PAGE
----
I’m going to be doing a quick water review of Arby’s new recipe he sent out. This is called Untitled – there are multiple versions of it, this one being the most intense, designed for brewing in porcelain. I’ve been working on water too, but haven’t had the time to blog yet! I have been making waters of my own, and also putting together a framework of water understanding that has greatly deepened my connection with water and tea. I’m really excited about this water and that Arby is starting his own company, Empirical Water. I don’t know the composition of this one, so let’s go in blind!
White2Tea 2017 Year of the Rooster
Immediately on the first steep, there’s a sense of structure to the tea. There’s a softness and a clean open feeling. This is definitely a low sodium water! The flavor focus seems to be in the middle of the mouth, which is really interesting. Sweet, savory, with huigan.
One thing I notice is it’s not too sweet. On the front of the mouth where you would usually find sweetness with a previous recipe, there’s a more complex bitter savory flavor. Wonderful oils of concentrated puer extract, full of little fruits. There’s a nice power here without being overbearing. I can tell this water is dialed in.
The flavor arrives gradually as I take a sip, revealing different aspects slowly but not too slowly at all. There’s a great sequence to this water, it’s like a song, not a picture. It definitely is making strong tea – the highlight is menghai mushroom notes, and I imagine this would do perfectly for something like Yang Qing Hao or Bi Yun Hao older productions, as well as aged factory tea. The texture is really amazing, I’m sure Arby aerated this somewhat, which is something I should do more too.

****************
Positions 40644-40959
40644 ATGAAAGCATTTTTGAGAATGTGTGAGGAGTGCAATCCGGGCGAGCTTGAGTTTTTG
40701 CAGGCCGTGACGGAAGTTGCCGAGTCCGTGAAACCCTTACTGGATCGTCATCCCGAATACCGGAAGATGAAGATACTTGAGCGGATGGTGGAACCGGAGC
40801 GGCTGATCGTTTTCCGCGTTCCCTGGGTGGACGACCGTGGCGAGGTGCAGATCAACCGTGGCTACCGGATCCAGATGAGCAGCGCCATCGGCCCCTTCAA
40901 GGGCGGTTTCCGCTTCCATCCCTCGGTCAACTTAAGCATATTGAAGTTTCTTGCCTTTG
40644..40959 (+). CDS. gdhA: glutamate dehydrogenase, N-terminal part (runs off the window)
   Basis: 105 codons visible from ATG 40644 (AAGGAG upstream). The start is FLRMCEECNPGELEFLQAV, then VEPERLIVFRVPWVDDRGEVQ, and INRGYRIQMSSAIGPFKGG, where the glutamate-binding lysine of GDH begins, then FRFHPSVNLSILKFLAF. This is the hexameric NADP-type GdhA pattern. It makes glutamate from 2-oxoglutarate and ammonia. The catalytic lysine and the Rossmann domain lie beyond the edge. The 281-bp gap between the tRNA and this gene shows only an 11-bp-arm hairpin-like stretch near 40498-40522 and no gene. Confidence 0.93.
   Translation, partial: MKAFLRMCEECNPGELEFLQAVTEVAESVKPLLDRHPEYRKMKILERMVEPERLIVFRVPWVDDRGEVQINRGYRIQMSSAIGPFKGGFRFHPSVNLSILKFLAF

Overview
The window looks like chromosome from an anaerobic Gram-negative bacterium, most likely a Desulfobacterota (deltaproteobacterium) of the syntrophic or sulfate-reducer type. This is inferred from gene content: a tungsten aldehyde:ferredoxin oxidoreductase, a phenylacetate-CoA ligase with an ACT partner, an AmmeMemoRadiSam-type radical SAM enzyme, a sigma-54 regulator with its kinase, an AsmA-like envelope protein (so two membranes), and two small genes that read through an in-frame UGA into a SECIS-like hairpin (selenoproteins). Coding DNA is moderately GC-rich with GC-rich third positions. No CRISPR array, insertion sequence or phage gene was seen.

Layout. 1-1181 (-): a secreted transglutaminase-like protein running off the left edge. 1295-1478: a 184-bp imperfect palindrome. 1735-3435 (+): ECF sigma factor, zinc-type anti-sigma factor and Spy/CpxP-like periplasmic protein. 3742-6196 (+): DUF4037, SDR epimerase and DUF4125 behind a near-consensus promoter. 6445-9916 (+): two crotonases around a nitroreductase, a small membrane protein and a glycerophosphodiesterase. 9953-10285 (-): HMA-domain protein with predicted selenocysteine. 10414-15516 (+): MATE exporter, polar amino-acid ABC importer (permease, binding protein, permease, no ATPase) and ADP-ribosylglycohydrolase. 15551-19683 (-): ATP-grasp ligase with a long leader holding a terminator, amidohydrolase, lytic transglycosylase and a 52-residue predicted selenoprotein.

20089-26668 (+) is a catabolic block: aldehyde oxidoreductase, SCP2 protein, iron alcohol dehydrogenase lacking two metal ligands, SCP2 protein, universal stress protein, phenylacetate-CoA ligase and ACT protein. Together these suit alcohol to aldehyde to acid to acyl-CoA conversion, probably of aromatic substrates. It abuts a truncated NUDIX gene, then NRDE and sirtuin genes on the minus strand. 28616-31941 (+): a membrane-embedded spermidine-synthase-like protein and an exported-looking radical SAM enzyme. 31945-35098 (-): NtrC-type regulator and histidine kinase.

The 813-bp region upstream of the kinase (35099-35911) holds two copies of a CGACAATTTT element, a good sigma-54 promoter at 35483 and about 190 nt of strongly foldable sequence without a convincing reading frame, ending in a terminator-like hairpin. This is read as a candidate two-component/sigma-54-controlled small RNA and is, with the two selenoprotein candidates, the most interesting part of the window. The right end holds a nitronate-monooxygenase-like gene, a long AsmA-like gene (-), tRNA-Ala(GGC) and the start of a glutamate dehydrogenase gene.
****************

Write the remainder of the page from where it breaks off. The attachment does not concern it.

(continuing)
As for qi, my body feels quite comfortable drinking this tea, no jitters even though this is very strong puer. My mouth feels fine too, just a layer of velvety tannins, perfectly appropriate to this kind of tea at this age. I noticed the tea really feels gentle in the mouth with a little bit of acidity, so I decided to test: The pH of the tea at steep 7 is 6.5. That is just on the acidic side of neutral, and shows that what I’m tasting can be measured empirically.
This water really behaves quite close to a natural water, which is exactly what I like to see. I feel like everyone making water right now has a slightly different angle, and it really brings to light the invisible truth that there is an endless variety of waters with an endless variety of characters. For me, it’s like tea was made to manifest that variety in the most beautiful way.
Session Rating: 8.2/10
Water Rating: 8/10